Saturday, September 15, 2007


"On the Seventh Dolour - The Burial of Jesus"
fragments from "Victories of the Martyrs" by St. Alphonsus Liguori

When a mother is by the side of her suffering and dying child, she undoubtedly suffers and feels all his pains; but after he is actually dead, when, before the body is carried to the grave, the afflicted mother must bid her child a last farewell; then, indeed, the thought, that she is to see him no more, is a grief that exceeds all other griefs. That we may better understand this last sorrow. We will return to Calvary and consider the afflicted mother who still holds the body of her lifeless son, clasped in her arms. O my Son, she seemed to say, in the words of Job "Thou art changed to be cruel towards me" (Job 30:21). Yes, for all thy noble qualities, thy beauty, grace and virtues, thy engaging manners, all the marks of special love you have bestowed upon me, all the particular favours you have bestowed upon me are no changed into grief. As so many arrows have pieced my heart, and the more they have caused me to love thee, the more they have caused me to feel thy loss.

Taken from: "The Servite Manual: BEHOLD THY MOTHER - a Collection of Devotions Chiefly in Honor of Our Lady of Sorrows," compiled by The Servite Fathers.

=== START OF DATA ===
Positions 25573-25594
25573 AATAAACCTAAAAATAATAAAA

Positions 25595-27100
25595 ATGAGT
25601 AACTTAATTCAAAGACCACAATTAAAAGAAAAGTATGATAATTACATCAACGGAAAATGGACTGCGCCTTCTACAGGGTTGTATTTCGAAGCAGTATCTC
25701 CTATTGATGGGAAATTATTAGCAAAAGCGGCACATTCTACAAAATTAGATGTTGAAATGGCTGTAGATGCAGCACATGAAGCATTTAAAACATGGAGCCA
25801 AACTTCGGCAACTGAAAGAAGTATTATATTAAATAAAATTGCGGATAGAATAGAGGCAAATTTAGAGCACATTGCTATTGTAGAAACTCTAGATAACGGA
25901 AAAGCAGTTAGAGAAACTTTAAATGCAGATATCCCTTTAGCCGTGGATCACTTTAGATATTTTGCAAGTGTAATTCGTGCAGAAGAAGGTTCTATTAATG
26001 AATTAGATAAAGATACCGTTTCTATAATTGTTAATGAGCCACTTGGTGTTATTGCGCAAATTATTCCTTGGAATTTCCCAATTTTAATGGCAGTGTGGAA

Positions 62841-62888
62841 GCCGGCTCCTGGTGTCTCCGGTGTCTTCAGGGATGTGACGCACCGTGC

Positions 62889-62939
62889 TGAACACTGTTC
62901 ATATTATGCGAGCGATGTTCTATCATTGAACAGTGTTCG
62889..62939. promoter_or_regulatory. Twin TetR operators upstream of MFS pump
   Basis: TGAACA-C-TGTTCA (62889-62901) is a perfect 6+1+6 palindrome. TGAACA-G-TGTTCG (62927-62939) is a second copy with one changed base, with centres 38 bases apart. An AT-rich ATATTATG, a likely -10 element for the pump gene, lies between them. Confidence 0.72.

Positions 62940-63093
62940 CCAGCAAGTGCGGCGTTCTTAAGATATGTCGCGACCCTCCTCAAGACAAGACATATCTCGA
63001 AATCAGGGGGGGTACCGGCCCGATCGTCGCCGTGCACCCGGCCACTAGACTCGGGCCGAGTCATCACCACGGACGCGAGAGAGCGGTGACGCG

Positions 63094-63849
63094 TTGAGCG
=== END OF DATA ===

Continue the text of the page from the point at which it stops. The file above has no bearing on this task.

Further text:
In 1242, Ardingo, Bishop of Florence, having ordered a general procession in his Episcopal city to implore the cessation of the troubles then affecting the Church, and having invited the Seven Holy Founders to take part therein, infants once again were constrained by a supernatural impulse to cry: "Behold the Servants of Mary." Two years later, in 1244, when St. Peter of Verona came to Florence to combat the heresy of the Patarines, Mary, several times, when he was praying, showed him in a vision a high mountain covered with fair flowers, amidst which were seven lilies, dazzling white, of exquisite perfume. Angels descended from heaven to gather these flowers and weave them into garlands, which she graciously accepted, above all the seven lilies, which were her peculiar choice. This mountain, as Mary herself explained to St. Peter, represented Mount Senario; the flowers were the religious who dwelt thereon, the seven lilies the seven first Fathers. "All these flowers," she said, "are precious and dear to me, but the seven lilies are precious above all, and are my favorite flowers. I and I only have planted and nurtured them for my special delight, and I desire that thou treat with veneration and honor those whom I so highly esteem." At another time she appeared to the holy Martyr clad all in black, covering with her large mantle Religious in the same habit, among whom he recognized St. Bonfil and St. Alexis, and said to him: "Know, Peter, my beloved son, that these Religious are my Servants. I have chosen them from among men, and honored them with that title, that they may serve me in a special manner. They are dedicated to me, and their Order is founded by me and for me."